[HKEY_LOCAL_MACHINE\SYSTEM\CurrentControlSet\Control\SecurityProviders\SCHANNEL\Protocols\SSL 2.0]
[HKEY_LOCAL_MACHINE\SYSTEM\CurrentControlSet\Control\SecurityProviders\SCHANNEL\Protocols\SSL 2.0\Client]"Enabled"=dword:00000000
[HKEY_LOCAL_MACHINE\SYSTEM\CurrentControlSet\Control\SecurityProviders\SCHANNEL\Protocols\SSL 2.0\Server]"Enabled"=dword:00000000
[HKEY_LOCAL_MACHINE\SYSTEM\CurrentControlSet\Control\SecurityProviders\SCHANNEL\Protocols\SSL 3.0]
[HKEY_LOCAL_MACHINE\SYSTEM\CurrentControlSet\Control\SecurityProviders\SCHANNEL\Protocols\SSL 3.0\Client]"Enabled"=dword:ffffffff
[HKEY_LOCAL_MACHINE\SYSTEM\CurrentControlSet\Control\SecurityProviders\SCHANNEL\Protocols\SSL 3.0\Server]"Enabled"=dword:ffffffff
[HKEY_LOCAL_MACHINE\SYSTEM\CurrentControlSet\Control\SecurityProviders\SCHANNEL\Protocols\TLS 1.0]
[HKEY_LOCAL_MACHINE\SYSTEM\CurrentControlSet\Control\SecurityProviders\SCHANNEL\Protocols\TLS 1.0\Client]"Enabled"=dword:ffffffff
[HKEY_LOCAL_MACHINE\SYSTEM\CurrentControlSet\Control\SecurityProviders\SCHANNEL\Protocols\TLS 1.0\Server]"Enabled"=dword:ffffffff

If required, copies of these registry files can be found here and here, respectively.

Once you have applied both of these registry files, the operating system will then meet the required cipher strengths and protocol support defined above.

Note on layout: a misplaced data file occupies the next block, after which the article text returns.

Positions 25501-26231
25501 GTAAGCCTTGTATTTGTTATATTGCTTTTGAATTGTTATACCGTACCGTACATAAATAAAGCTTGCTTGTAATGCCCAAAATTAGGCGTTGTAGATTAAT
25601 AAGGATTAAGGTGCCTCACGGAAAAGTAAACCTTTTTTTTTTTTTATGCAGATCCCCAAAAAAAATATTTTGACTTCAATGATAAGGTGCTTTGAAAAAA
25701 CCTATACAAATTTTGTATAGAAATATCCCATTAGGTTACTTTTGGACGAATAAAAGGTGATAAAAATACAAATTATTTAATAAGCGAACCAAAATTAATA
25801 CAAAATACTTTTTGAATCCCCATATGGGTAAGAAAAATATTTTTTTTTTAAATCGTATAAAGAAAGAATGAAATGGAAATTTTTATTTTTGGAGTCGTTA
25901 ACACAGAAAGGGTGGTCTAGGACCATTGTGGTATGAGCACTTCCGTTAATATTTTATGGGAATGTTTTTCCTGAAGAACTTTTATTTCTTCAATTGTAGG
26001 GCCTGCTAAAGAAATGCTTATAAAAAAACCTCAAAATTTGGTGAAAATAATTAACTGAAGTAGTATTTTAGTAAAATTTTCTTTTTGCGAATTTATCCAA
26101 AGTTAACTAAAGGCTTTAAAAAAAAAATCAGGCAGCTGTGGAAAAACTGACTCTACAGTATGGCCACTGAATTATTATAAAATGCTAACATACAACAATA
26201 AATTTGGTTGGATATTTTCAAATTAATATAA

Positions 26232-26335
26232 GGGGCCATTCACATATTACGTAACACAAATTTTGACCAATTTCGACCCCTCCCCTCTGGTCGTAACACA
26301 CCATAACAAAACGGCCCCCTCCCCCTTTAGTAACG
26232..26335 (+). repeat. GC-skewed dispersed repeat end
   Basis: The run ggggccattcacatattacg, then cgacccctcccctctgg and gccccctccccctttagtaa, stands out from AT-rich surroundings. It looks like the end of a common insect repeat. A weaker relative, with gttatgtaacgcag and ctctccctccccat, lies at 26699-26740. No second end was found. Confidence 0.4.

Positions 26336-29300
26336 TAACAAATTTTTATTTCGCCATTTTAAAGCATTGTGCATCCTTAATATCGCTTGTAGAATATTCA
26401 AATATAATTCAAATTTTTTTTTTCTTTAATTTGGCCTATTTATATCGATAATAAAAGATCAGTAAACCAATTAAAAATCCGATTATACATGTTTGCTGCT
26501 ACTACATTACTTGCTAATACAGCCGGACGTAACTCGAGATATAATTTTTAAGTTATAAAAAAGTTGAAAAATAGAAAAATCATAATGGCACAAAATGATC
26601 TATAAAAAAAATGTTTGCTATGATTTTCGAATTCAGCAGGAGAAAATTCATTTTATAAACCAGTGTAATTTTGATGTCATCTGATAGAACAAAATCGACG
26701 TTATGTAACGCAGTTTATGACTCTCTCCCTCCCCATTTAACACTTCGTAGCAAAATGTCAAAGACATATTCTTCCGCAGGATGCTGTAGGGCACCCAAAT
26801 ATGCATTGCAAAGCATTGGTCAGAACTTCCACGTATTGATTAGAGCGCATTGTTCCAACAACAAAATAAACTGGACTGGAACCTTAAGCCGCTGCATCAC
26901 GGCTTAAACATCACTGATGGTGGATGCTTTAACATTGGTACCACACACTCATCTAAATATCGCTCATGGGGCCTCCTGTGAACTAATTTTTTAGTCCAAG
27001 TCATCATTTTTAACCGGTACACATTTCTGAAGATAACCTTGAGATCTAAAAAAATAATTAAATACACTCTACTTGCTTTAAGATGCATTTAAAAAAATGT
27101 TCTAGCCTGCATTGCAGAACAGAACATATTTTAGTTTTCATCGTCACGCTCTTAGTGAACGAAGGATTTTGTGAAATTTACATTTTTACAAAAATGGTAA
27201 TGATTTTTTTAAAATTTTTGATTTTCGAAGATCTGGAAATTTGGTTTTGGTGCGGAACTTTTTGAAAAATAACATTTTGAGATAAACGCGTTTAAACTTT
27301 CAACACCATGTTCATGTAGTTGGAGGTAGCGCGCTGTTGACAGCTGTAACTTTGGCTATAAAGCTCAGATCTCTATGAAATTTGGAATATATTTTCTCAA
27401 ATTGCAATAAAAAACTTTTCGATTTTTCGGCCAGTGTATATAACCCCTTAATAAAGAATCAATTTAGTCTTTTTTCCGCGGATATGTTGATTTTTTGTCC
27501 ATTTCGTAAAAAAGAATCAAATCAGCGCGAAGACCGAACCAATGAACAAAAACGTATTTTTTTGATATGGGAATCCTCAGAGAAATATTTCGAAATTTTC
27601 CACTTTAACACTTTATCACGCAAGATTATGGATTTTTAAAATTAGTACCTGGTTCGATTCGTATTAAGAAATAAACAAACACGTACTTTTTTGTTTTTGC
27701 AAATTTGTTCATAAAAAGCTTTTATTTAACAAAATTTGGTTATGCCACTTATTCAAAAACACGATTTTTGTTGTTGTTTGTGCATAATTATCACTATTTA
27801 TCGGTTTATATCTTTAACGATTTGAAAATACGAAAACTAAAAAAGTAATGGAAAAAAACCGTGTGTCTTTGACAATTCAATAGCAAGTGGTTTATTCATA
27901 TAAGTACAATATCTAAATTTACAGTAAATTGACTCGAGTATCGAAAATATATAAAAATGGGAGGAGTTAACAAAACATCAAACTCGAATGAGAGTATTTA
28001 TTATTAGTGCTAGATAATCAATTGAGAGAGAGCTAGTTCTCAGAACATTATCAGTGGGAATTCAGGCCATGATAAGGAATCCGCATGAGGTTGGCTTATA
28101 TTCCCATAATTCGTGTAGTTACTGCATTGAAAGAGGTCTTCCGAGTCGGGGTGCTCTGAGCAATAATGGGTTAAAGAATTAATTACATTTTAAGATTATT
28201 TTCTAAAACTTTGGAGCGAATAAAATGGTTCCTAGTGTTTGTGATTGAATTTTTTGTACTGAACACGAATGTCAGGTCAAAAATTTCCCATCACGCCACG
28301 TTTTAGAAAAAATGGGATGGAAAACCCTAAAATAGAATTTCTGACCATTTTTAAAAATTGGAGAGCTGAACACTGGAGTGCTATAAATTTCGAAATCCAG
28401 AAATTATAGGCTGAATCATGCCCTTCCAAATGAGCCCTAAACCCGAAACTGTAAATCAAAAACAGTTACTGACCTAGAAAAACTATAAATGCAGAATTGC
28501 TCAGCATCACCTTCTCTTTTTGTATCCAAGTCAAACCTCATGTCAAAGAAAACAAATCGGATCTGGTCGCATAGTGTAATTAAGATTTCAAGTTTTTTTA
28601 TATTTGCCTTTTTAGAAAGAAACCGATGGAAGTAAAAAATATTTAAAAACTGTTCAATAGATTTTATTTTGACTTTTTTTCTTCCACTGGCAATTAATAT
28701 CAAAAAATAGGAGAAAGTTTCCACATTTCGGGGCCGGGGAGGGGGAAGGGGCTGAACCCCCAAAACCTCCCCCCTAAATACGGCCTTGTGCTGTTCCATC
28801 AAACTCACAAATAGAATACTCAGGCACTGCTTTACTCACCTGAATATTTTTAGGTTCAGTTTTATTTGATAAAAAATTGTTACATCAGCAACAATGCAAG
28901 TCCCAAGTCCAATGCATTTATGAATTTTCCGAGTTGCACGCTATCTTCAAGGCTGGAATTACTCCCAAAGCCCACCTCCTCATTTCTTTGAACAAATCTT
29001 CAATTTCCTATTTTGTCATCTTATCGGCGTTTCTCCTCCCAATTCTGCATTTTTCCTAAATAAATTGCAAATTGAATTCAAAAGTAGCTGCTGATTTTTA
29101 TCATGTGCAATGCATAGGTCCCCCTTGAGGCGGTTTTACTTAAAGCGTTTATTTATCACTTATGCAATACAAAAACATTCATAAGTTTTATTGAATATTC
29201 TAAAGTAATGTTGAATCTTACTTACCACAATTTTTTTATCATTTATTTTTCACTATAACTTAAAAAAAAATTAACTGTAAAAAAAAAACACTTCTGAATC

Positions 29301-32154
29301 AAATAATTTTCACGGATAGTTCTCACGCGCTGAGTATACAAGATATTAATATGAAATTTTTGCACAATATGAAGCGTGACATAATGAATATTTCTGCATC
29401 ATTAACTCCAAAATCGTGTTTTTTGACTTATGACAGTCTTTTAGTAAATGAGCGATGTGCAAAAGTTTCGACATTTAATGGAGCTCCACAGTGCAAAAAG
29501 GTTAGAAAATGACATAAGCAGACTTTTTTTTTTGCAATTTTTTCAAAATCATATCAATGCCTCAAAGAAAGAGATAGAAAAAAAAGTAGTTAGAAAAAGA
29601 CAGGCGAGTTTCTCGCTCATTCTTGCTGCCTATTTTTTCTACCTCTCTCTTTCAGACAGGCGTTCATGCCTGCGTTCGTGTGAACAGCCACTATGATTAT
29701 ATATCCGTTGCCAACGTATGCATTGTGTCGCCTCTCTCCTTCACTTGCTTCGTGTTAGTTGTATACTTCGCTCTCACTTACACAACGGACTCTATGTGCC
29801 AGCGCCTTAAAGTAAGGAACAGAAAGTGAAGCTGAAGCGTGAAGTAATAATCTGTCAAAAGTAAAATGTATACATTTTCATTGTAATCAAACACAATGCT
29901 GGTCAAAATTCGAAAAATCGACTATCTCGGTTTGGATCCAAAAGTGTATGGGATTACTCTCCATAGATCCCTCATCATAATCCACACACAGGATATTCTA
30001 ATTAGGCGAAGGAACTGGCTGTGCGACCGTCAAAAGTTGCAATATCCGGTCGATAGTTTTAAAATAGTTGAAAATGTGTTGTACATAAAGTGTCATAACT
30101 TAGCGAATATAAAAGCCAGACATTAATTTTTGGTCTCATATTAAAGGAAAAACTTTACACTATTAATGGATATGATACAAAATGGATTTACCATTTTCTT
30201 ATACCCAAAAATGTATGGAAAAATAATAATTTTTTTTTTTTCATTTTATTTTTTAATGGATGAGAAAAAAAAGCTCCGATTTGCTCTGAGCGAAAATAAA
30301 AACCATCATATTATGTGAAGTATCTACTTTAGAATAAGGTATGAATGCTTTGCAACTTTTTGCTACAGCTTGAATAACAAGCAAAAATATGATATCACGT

Please Note: A reboot is necessary to apply the above registry changes and allow Schannel.dll to enforce the new standards.

Although I have aimed this blog post at ISA Server, the SSL hardening elements defined in this article are equally applicable to any system that supports or terminates SSL/TLS connections. Therefore, the registry files could just as equally be applied to a secure Internet facing web server to ensure suitable strong SSL cipher suites and protocols are employed.

As with all security measures and hardening, there is risk that these changes may impact functionality. For example if you have clients that are not able to support 128bit encryption or not configured to utilise SSL 3.0/TLS 1.0, connections from these clients will undoubtedly fail. A good example of this is Internet Explorer, which should ideally be configured as shown below:

It is also worth noting that these changes are not required on Windows Server 2008 platforms as the secure-by-default configuration has higher entry-level restrictions on cipher strength and protocol support. However, as the current version of ISA Server is not supported on Windows Server 2008, therefore the above standards are still very applicble to a vast majority of ISA Server deployments which utilise secure web publishing.

The end result is that you will have a more secure deployment of ISA Server and will also minimise (if not eradicate) the number of SSL related risks which commonly appear on security/penetration test reports for HTTPS based services. Both of which are pretty desirable in my opinion ;)

UPDATE 08/11/08

In addition to the use of registry files, I have found a great tool written by Marcello Gorlani called CipherControl. The tool provides a GUI utility for changing SCHANNEL parameters which is very useful!

I also wanted to add that once the appropriate Cipher strengths have been amended (using CipherControl or the above registry method) they can then be audited using Serversniff or SSL Digger to confirm the required configuration.